Given I3 , (37) and (38) define I0 and I1 . Inserting the formulas for the resistances, a direct calculation results in R1 R2 (s0 c + m1 )2 (s0 c + m2 ) d2 s0 =I , (R2 + 2R0,1,3 ) (R1 + 2R0 ) T (q, s) R0 R2 (s0 c + m1 ) (s0 c + m2 ) d c m1 s21 I1 = I =I , (39) (R2 + 2R0,1,3 ) (R1 + 2R0 ) T (q, s) R0,1,3 (m2 ds20 c2 + 2cm2 ds0 m1 + 2m2 s21 c2 m1 − 2s21 c2 m21 + dm21 m2 ) c s22 I2 = I =I R2 + 2R0,1,3 T (q, s) I0 = I

with c := cot(θ) and T (q, s) = s0 4 c3 d2 + 2 s0 3 c2 d2 m1 + 2 ds0 2 c3 m1 s1 2 + s0 3 c2 m2 d2 + 2 s0 2 cm2 d2 m1 + 2 ds0 c2 m2 m1 s1 2 + m1 2 s0 2 cd2 + 2 dm1 2 s0 c2 s1 2 + m1 2 m2 d2 s0 + 2 dm1 2 m2 cs1 2 + 2 c3 s2 2 m2 ds0 2 + 4 c2 s2 2 m2 ds0 m1 + 4 c3 s2 2 m2 m1 s1 2 − 4 c3 s2 2 m1 2 s1 2 + 2 cm1 2 ds2 2 m2 . As we use a two dimensional setting the size of Γk is given by |Γk | = sk . The flux function gk at hole k is thus given by gk = Jk =

Ik sk

on Γk .

(40)

Acknowledgements We are grateful to Prof. Andreas T. Schaefer for generous collaborative support and fruitful discussions of this work. T.C. was supported by the Deutsche Forschungsgemeinschaft (DFG) through the project CA 633/2-1.

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[20] M. Hinze, R. Pinnau, M. Ulbrich, and S. Ulbrich, editors. Optimization with PDE constraints. Number 23 in Mathematical modelling: theory and applications. Springer, 2009. [21] K. Ito and K. Kunisch. Lagrange multiplier approach to variational problems and applications. Philadelphia, PA: Society for Industrial and Applied Mathematics (SIAM), 2008. [22] R. Langford. Focused ion beams techniques for nanomaterials characterization. Microsc Res Tech., 69(7):538–549, 2006. [23] D. G. Luenberger. Optimization by vector space methods. Decision and control. Wiley, New York, NY, 1969. [24] S. Nagayama, S. Zeng, W. Xiong, and et al. In vivo simultaneous tracing and ca(2+) imaging of local neuronal circuits. Neuron, 53(6):789–803, 2007. [25] T. Nevian and F. Helmchen. Calcium indicator loading of neurons using single-cell electroporation. Pflugers Arch., 454(4):675–688, 2007. [26] R. Rannacher. Adaptive finite element discretization of flow problems for goaloriented model reduction. In H. Choi, H. Choi, and J. Yoo, editors, Computational Fluid Dynamics 2008, pages 31–45. Springer Berlin Heidelberg, 2009. [27] R. Rannacher and J. Vihharev. Adaptive finite element analysis of nonlinear problems: balancing of discretization and iteration errors. Journal of Numerical Mathematics, 21(1):23–62, 2013. [28] T. Richter. Parallel Multigrid Method for Adaptive Finite Elements with Application to 3D Flow Problems. PhD thesis, Mathematisch-Naturwissenschaftliche Gesamtfakult¨at, Universit¨at Heidelberg, 2005. [29] T. Richter. A posteriori error estimation and anisotropy detection with the dualweighted residual method. International Journal for Numerical Methods in Fluids, 62(1):90–118, 2010. [30] T. Richter. Goal-oriented error estimation for fluid–structure interaction problems. Computer Methods in Applied Mechanics and Engineering, 223–24:28 – 42, 2012. [31] D. Schwarz, M. Kollo, C. Feinauer, T. Cutforth, and A. T. Schaefer. Architecture of a glomerular domain revealed by a novel volumetric electroporation technique. 2016. submitted. [32] T. Tsong. Electroporation of cell membranes. Biophys Journal, 60(2):297–306, 1991. [33] R. Verf¨ urth. A posteriori error estimation techniques for nonlinear elliptic and ´ em. Finis, 9(4):377–402, 2000. parabolic PDE’s. Rev. Eur. El´ [34] B. Vexler and W. Wollner. Adaptive finite elements for elliptic optimization problems with control constraints. SIAM Journal on Control and Optimization, 47(1):509–534, 2008. [35] A. Walther and A. Griewank. Getting started with ADOL-C. In Combinatorial Scientific Computing, pages 181–202. Chapman and Hall/CRC, 2012.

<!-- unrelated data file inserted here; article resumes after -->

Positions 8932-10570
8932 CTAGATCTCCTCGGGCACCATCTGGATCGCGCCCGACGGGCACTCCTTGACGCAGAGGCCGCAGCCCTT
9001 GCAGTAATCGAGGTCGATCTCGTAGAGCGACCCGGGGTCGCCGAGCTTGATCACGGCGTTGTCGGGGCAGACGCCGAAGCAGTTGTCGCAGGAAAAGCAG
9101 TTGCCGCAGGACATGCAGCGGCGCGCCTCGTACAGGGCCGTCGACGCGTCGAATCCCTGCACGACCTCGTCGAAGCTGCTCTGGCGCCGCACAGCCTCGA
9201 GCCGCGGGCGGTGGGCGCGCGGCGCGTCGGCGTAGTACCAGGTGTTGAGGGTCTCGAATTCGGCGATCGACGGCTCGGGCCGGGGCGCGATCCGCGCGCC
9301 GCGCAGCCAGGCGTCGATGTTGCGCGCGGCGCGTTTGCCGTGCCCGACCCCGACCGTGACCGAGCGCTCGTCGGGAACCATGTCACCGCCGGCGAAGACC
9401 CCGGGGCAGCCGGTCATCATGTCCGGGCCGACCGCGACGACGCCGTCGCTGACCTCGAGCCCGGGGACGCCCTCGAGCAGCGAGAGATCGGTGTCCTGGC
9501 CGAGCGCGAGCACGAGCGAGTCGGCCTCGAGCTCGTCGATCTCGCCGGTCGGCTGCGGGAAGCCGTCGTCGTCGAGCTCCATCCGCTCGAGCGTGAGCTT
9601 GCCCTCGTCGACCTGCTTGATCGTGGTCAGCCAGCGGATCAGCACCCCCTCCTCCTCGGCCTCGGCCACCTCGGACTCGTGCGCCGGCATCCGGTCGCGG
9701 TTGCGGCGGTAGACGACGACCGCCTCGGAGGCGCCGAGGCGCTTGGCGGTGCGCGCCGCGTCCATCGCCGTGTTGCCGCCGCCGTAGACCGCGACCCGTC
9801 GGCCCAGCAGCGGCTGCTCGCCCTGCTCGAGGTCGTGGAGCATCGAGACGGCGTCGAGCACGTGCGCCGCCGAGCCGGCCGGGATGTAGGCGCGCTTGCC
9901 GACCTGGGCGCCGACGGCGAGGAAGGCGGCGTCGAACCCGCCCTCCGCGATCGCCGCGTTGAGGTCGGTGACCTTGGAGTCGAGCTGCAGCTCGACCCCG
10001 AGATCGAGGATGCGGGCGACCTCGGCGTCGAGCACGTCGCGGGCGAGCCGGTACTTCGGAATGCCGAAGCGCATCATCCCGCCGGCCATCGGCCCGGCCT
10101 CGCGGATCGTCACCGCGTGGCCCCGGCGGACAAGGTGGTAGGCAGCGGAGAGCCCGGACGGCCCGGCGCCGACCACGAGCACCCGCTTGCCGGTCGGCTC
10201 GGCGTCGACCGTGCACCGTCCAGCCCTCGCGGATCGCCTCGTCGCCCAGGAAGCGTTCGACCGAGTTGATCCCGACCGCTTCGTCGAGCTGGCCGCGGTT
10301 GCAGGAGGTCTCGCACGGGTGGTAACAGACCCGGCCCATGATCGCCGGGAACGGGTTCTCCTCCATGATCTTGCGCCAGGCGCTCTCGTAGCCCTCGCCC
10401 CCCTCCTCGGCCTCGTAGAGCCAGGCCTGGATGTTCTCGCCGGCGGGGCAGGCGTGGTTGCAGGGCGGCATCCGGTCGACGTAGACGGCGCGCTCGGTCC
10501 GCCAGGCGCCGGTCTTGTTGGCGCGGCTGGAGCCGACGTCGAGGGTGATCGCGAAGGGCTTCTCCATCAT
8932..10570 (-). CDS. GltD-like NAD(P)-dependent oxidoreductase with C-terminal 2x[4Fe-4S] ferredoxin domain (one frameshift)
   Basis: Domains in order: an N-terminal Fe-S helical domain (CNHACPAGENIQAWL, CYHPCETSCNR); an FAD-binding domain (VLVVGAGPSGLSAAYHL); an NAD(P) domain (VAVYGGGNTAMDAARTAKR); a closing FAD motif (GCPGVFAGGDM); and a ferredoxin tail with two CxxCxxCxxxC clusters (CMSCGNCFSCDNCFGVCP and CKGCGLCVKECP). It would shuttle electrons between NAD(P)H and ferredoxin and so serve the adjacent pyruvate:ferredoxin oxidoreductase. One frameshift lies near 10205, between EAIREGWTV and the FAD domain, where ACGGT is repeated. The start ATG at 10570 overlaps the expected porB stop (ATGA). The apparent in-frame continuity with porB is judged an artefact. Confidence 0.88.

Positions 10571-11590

29

[36] S. Weber, M. Wang, O. Orwar, and J. Olofsson. Single-cell electroporation. Anal Bioanal Chem., 397(8):3235–3248, 2010. [37] J. C. Ziems and S. Ulbrich. Adaptive multilevel inexact SQP methods for PDEconstrained optimization. SIAM Journal on Optimization, 21(1):1–40, 2011.

30

arXiv:1706.00632v1 [math.OC] 2 Jun 2017

2 Behavioural